Will Roosters Fight

Carol : I have question about roosters. I have a rooster who’s 9 years old. He’s a good boy, protective of the hens and always clucks for them to eat. I hatched some eggs last October and I have a young rooster. So far he’s the low man on the totem pole. Arnold (the old guy) just looks at him and he runs away. If I go by Gary he also jumps away. He’s bigger than Arnold but so far hasn’t figured that out. Will the two fight? I’ve been told different things, that if a rooster is raised from chicks that they blend in better with the flock which keeps fighting to a minimum. But others have said that once the young rooster is mature he’ll start fighting. What’s your opinion? Any suggestions? Will they fight?

My Reply : They won’t necessarily fight. As he has grown up in the flock there already is a pecking order established which should help. Many single flocks do have multiple roosters – it seems less likely to be an issue when there is plenty of space and plenty of hens (on average 10 or more hens for every 1 rooster). Some roosters are naturally aggressive but yours don’t sound like they are the sort that would go looking for a fight. If a challenge is made in the future, as long they can agree on the pecking order they should still be able to continue to live happily together afterwards.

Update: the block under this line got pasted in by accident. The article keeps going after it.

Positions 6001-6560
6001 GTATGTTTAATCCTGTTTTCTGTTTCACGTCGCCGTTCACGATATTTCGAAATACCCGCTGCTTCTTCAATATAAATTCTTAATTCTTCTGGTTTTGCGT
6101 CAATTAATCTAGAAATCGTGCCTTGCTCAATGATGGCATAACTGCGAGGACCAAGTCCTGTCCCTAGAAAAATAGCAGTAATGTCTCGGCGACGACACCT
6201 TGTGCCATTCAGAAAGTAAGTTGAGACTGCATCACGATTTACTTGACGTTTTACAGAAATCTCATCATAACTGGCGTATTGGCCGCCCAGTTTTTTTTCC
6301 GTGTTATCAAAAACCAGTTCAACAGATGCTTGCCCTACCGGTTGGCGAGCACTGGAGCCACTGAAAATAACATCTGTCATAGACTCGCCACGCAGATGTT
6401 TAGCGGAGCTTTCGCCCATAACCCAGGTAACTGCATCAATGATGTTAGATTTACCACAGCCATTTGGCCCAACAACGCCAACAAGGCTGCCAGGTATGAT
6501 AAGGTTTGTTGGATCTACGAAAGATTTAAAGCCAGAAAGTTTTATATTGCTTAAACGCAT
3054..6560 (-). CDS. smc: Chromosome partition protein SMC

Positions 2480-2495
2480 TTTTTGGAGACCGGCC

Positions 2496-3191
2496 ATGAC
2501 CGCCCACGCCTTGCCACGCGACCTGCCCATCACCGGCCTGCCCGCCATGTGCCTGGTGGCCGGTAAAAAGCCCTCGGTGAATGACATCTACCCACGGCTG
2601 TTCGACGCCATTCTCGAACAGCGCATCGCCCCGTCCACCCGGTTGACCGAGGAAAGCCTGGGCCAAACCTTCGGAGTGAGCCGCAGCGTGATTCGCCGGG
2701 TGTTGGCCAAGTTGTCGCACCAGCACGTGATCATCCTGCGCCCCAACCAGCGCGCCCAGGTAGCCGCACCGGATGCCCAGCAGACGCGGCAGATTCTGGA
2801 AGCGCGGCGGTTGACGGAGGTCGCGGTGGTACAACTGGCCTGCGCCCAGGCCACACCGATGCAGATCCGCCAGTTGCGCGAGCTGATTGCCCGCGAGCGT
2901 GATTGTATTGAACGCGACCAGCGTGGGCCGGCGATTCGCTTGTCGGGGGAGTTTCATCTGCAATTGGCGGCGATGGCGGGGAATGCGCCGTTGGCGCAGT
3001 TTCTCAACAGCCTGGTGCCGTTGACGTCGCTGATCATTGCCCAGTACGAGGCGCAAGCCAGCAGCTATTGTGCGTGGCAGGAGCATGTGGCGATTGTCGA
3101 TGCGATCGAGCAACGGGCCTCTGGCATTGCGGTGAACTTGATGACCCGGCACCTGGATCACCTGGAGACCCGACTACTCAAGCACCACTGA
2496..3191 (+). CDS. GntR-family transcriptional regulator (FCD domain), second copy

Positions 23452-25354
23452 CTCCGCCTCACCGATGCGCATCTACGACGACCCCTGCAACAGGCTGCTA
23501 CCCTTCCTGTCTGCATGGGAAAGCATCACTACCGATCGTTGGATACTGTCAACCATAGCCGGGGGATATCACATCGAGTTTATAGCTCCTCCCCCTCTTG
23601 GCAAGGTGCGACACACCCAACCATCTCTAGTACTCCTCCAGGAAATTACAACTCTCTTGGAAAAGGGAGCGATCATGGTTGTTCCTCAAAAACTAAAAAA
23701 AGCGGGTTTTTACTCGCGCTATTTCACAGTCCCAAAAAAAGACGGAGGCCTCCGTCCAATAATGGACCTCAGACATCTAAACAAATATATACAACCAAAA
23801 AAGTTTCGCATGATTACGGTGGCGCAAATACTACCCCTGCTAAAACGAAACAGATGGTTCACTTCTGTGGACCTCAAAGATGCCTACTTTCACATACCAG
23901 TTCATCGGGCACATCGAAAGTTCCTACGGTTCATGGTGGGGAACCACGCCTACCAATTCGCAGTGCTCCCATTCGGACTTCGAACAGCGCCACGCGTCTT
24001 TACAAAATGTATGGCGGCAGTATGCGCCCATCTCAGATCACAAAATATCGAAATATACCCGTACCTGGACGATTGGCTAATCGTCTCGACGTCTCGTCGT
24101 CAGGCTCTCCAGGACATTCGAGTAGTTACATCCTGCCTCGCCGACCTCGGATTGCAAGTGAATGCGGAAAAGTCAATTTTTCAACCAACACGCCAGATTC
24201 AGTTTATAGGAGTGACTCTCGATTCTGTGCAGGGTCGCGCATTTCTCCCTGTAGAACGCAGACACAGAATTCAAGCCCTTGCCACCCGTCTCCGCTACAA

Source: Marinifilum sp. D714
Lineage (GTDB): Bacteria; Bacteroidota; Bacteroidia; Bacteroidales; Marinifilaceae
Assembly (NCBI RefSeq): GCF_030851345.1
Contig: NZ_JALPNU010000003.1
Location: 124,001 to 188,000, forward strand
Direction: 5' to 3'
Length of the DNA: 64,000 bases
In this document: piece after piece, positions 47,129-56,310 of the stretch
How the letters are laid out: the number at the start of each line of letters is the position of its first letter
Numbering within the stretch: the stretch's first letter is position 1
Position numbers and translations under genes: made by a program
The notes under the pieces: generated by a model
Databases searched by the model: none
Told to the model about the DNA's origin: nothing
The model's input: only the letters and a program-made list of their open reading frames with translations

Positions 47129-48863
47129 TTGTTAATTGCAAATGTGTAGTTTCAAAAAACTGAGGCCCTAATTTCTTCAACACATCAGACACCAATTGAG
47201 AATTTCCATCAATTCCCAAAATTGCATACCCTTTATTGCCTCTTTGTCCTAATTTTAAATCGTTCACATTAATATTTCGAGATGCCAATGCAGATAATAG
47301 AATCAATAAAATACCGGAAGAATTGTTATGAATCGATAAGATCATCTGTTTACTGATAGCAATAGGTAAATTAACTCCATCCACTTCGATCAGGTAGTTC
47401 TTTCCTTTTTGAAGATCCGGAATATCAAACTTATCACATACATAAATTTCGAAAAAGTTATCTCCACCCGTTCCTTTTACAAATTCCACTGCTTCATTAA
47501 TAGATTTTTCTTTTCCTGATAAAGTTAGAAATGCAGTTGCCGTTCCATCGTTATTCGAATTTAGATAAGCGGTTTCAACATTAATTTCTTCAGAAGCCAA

2017-08-12T22:25:39+00:00

3 Comments

  1. marcy monte August 13, 2017 at 3:22 am

    I have a young rooster and I’m holding him daily, laying him in my lap and talking to him…gently pushing his head down and petting him for dominance…any other taming ideas. I love having a rooster, I’ve had one great experience and one horrible.

  2. Jean August 13, 2017 at 5:58 pm

    As long as Gary is young and submissive, all will probably be well, but when he finds that hens are his next move, Arnold may not permit this and start an attack on Gary. Maybe it won’t happen, if they have enough room? Just have to wait and see. “Taming” is nice, IF IT WORKS. Always worth trying, as sometimes it seems to work well. Chickens are individuals and predictions are not assured. Good luck.

  3. Lois Ristow August 19, 2017 at 7:45 pm

    My Wyandotte rooster, Mr. T, ruled the flock for 5 years. However, just this year, his son, who just came into his full “rooster-hood”, one day decided to roust his father out of the leadership position. They seem to have switched places in the flock hierarchy, all having accepted this new development without further conflict.

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